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“I wanted to direct our photography towards questioning, toward an alternative narrative to the one particular imposed by the state in the face of terror”
Across the American continent’s Atlantic coastline, populations have – due to colonialism – become a mix of Native Americans, Africans and Europeans. In Mexico, however , the particular myth prevails that Dark people are non-existent. It is a concept deeply embedded in the national history, in a country created by the encounter between the Spanish invaders and the Indigenous individuals. Combining journalism and autoethnography, Mexican artist Koral Carballo explores the Afro-Mexican identification, assembling a visual story that reclaims erased histories and creates new and impactful forms of presence plus representation.
Started in 2017, the project, titled Siempre estuvimos muy bien ( We were always here), goals to dissect the Photography equipment presence in Mexico and the legacy of the people of African origin who were kidnapped and forced to work simply by slavers. Through its concentrate on ordinary lives, and a touch of the supernatural, Carballo’s function challenges the general neglect associated with origin and the internalised racism that continues to cloak Afro-descendancy. “I wanted to direct our photography towards questioning, toward an alternative narrative to the one particular imposed by the state when confronted with terror, ” Carballo states. “I am part of the generation of artists who had to grow up in the midst of a state-invented war to control territorial and structural reforms. ” The particular project connects past to present, ancestralism to contemporaneity, the familiar to the estranged. Additionally, it ties mystic traditions to the abominable history of enslavement, pushing the (re)discovery of identities.
In the first of many chapters, Carballo reports on the carnival associated with Coyolillo – an Afro-Mexican community in the south-east associated with Mexico. Here, and throughout, the photographer plays with visibility and obscurity, existence and absence. Born from the celebration of freedom to the one day of rest the captive were granted per year, carnival-goers disguise their faces and wear antlers to give them the appearance of animals. Interspersed with colour, natural motifs and costume, the imagery is both revelatory and obfuscated. “The colours of my work arise from the dialogue with the atmosphere of my territory, ” the girl reveals.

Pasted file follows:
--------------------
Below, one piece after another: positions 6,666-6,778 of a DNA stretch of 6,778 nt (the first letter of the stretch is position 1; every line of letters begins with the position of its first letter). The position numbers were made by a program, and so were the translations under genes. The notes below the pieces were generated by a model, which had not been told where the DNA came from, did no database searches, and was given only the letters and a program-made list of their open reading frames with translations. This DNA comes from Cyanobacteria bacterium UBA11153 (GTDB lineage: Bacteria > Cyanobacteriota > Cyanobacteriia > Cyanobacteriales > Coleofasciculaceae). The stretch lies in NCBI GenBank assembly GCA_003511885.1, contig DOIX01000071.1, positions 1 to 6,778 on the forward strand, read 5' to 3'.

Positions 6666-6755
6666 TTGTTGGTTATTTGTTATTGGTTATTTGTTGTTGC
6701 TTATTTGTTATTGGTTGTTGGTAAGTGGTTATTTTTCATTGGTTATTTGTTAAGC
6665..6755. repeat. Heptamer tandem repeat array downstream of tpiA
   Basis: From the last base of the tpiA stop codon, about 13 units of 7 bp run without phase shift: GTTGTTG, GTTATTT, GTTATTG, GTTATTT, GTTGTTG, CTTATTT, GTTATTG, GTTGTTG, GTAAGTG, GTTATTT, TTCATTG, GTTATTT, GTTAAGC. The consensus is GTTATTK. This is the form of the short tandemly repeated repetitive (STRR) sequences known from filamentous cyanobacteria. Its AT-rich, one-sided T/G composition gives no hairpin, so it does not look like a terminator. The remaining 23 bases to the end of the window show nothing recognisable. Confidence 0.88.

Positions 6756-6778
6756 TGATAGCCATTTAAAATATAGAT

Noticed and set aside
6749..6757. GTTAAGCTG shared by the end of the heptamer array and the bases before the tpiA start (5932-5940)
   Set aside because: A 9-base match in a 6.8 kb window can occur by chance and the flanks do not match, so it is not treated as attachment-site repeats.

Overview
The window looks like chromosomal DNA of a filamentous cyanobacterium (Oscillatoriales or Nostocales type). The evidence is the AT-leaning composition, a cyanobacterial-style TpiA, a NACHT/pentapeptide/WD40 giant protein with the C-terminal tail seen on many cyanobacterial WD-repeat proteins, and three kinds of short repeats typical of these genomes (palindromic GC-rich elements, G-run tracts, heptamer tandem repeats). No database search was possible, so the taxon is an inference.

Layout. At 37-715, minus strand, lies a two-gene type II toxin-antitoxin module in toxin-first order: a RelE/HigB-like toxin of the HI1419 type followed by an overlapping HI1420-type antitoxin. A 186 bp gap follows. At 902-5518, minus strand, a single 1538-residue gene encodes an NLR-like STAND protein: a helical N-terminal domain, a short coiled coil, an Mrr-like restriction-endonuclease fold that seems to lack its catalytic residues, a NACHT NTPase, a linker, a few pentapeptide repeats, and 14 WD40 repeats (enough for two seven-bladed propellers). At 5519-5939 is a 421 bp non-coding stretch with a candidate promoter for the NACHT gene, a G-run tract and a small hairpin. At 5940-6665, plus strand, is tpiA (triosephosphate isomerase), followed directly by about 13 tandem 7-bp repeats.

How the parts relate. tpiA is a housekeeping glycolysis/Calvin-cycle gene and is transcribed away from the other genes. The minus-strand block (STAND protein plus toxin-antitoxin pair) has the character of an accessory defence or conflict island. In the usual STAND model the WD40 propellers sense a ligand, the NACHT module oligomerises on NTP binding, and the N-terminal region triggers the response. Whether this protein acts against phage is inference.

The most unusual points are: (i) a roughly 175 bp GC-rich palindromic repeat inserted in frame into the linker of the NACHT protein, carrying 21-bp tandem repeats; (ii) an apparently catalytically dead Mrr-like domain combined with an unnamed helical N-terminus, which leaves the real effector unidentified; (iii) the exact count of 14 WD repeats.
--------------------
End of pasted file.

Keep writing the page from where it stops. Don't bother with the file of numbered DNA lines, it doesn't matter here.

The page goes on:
Due to the lack of acknowledgement, the factor of Afro-Mexicans to the business of the country has been efficiently erased. “I make dental accounts of the communities where I am working, and translate these into the visual. This approach is an important step for manifestation, which previously was just theorised by academia, ” Carballo explains. By environment eerie, ominous photographs against historical images, the second section documents the locations exactly where enslaved people were subjected to heinous crimes, as well as their locations of rebellion. Visually rebuilding the landscape, Carballo phone calls this a reflection on space as a witness of time. It traces the pain and struggle hidden by official narratives, and offers an energetic reclamation of Black background.
The project’s impact is the most poignant when Carballo uncovers family stories, including her very own. “Through theory – feminisms have been important guides – but also through listening to my loved ones, the idea of telling a story about what it means to be free has opened up paths to the romantic, the historical, and also the open public. ” Addressing the collection and preservation of household albums, and discovering her own genealogy, Carballo provides the small with tools to issue traditional canons and tell their story. Tales that will no longer deny the roots of the people, but proudly affirm their origin – a possible Afro-Indigenous mestizo.